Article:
The Theosophical Forum – February 1949

THE NATURE OF ZEN BUDDHISM — Christmas Humphreys

There are men, and plenty of them, who think that when something has been classified in accordance with the prevailing system of filing, they know more about it. But nothing has happened. Such men know nothing more about a flower to which they have in triumph added a Latin name of fourteen syllables; and they are no nearer to the spiritual experience known as Zen by announcing that Zen is this or that. Zen is, and the noises made in its presence affect it no more than a flower is impressed by its labeling.

Yet questions are asked, and some of these are worth answering.

Is Zen Buddhism a religion? It depends, of course, upon what is meant by religion.

It is not a religion in the sense that the term is popularly understood; for Zen has no God to worship, no ceremonial rites to observe, no future abode to which the dead are destined, and, last of all, Zen has no soul whose welfare is to be looked after by somebody else and whose immortality is a matter of intense concern with some people. Zen is free from all these dogmatic and "religious" encumbrances.
      — Introduction to Zen Buddhism, Suzuki, p. 14

If, on the other hand, it is as Professor Whitehead conceives it, the answer is otherwise.

It is the vision of something which stands beyond, behind and within the passing flux of immediate things; something which is a remote possibility and yet the greatest of present facts; something that gives meaning to all that passes and yet eludes apprehension; something whose possession is the final good, and yet is beyond all reach; something which is the ultimate ideal, and the hopeless quest.
      — Quoted in Diagnosis of Man, Walker, p. 100

Much depends on the alleged relationship of the Teacher to the Teaching which is later taught in his name. No Teacher ever founds a religion. He teaches, and men listen to his Teaching. He passes, as all else passes, and about the memory of his Teaching men build up, as a wall about some holy object, a system of thought and doctrine, of ceremonial and worship, which all too soon bears little resemblance to the Teacher's own attempt to promulgate his spiritual experience. In time, indeed, the religion becomes a substitute for the actual experience, and as such becomes evil. As Dr. Jung points out, "Creeds are codified and dogmatized forms of original religious experience," and these are easily used as shields against the terrors of direct experience.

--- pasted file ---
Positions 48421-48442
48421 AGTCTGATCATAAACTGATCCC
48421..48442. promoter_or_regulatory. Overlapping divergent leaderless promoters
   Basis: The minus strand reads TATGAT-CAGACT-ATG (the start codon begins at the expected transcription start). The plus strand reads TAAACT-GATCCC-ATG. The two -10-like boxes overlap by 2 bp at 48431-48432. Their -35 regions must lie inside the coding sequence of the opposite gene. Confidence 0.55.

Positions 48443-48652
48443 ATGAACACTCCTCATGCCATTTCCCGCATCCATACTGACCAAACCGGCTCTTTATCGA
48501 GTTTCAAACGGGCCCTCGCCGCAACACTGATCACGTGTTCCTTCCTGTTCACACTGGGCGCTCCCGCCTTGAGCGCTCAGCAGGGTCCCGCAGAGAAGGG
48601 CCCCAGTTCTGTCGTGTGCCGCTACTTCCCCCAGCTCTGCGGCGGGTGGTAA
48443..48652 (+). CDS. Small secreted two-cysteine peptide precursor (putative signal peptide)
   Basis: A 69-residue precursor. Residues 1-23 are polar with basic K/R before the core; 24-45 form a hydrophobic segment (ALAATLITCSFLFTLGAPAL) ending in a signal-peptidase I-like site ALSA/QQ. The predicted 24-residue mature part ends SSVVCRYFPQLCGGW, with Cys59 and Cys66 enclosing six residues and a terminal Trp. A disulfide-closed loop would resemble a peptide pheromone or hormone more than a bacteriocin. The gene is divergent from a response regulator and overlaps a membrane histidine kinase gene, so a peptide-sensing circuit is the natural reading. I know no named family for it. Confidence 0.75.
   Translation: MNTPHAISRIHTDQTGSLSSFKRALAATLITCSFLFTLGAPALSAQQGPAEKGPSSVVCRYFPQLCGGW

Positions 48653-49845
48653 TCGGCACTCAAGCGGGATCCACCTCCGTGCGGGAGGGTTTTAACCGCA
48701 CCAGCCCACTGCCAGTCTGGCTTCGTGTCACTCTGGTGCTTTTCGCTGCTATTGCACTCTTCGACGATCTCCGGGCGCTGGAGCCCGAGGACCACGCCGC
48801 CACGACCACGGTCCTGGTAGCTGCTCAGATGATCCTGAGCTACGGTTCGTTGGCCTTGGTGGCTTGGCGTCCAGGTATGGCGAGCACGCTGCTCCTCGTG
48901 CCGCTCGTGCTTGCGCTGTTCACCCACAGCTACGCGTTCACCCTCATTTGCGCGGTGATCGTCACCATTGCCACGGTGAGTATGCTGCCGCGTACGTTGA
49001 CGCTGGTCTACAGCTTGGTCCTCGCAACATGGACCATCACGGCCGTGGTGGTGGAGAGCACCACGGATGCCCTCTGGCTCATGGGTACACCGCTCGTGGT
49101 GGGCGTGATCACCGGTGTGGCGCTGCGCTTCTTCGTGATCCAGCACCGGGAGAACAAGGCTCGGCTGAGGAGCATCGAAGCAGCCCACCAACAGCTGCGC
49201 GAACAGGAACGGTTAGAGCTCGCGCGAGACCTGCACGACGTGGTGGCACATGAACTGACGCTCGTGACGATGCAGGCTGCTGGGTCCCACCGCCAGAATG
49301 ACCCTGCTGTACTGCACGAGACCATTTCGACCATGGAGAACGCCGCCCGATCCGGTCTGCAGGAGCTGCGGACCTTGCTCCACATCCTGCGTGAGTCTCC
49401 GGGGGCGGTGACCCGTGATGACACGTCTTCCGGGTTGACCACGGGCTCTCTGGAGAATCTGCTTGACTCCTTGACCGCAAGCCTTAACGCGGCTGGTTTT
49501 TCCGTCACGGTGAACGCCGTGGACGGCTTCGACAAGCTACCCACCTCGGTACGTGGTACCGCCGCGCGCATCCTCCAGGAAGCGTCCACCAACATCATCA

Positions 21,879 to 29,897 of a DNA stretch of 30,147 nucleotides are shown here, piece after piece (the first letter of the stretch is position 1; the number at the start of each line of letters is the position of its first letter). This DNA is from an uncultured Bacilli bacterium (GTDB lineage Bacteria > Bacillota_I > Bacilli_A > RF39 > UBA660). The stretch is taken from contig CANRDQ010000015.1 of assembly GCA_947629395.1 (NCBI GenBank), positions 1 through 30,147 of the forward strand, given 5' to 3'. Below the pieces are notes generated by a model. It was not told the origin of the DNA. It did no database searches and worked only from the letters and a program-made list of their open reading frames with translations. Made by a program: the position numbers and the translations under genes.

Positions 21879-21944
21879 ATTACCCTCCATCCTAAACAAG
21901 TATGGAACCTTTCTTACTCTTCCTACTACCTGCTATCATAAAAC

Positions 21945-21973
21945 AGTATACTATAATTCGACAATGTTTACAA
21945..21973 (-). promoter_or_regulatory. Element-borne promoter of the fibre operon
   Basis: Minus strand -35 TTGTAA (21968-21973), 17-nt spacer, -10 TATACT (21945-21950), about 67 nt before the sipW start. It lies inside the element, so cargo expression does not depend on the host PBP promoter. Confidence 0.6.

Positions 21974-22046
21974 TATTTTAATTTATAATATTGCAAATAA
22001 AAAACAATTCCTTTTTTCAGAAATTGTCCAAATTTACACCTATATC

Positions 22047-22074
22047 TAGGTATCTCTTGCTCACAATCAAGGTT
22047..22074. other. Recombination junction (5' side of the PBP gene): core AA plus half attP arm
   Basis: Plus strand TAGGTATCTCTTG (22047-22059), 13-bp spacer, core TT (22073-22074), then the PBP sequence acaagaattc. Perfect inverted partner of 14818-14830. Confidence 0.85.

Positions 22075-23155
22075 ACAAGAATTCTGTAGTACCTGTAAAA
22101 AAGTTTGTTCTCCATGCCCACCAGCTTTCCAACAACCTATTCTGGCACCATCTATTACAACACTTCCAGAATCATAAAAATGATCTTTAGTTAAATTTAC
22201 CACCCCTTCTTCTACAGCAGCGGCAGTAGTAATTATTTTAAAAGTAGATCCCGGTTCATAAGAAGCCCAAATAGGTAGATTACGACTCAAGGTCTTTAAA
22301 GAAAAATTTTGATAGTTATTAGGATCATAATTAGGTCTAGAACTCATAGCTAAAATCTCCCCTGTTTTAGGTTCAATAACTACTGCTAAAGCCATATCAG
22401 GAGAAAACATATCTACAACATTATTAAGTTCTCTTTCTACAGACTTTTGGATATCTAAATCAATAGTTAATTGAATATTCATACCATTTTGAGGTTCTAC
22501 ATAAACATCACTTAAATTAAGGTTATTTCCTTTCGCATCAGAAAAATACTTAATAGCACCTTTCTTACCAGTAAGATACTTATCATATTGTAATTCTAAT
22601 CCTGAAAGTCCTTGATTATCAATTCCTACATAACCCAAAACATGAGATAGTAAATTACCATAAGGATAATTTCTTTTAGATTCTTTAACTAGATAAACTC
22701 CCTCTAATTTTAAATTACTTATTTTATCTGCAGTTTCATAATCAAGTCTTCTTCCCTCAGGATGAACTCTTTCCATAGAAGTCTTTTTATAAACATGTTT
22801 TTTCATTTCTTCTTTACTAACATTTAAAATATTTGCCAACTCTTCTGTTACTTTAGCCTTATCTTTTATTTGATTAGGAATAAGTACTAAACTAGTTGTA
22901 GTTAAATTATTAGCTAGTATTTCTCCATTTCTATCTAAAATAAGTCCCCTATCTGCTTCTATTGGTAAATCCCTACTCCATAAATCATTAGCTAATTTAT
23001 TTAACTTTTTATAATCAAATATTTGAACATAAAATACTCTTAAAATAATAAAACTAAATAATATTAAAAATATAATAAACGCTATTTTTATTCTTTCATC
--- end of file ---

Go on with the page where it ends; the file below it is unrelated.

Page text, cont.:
What is usually and generally called "religion" is to such an amazing degree a substitute that I ask myself seriously whether this kind of "religion," which I prefer to call a creed, has not an important function in human society. The substitution has the obvious purpose of replacing immediate experience by a choice of suitable symbols invested in a solidly organized dogma and ritual.
      — Psychology and Religion, pp. 6 and 52

And as the purpose of Zen is "direct seeing into the heart of man," anything which stands between a man and such direct experience is evil, to be thrust aside as a barrier which intervenes between the seeker and his goal.

Yet religion can be used as a raft whereby to cross the raging flood of Samsara, and to reach the farther shore. But he is a fool who carries the raft thereafter, and religion is at the best a means to an end, to be cast aside when its purpose is fulfilled. And without doubt religions may be used to heal: "All religions," says Dr. Jung, "are therapies for the sorrows and disorders of the soul," for when the part is sick it seeks reunion with the whole, and religion, a re-binding, is a means for effecting, by penance and sacrifice and inward prayer, a re-integration of the soul. And in a way it would seem we are all sick men, for only in a state of consciousness beyond the desires of self lies health or wholeness, and until we find that light within we sit in the darkness of the soul's dis-ease.

It seems that man must have a religion, even though it should bear a disguise remote from its normal seeming.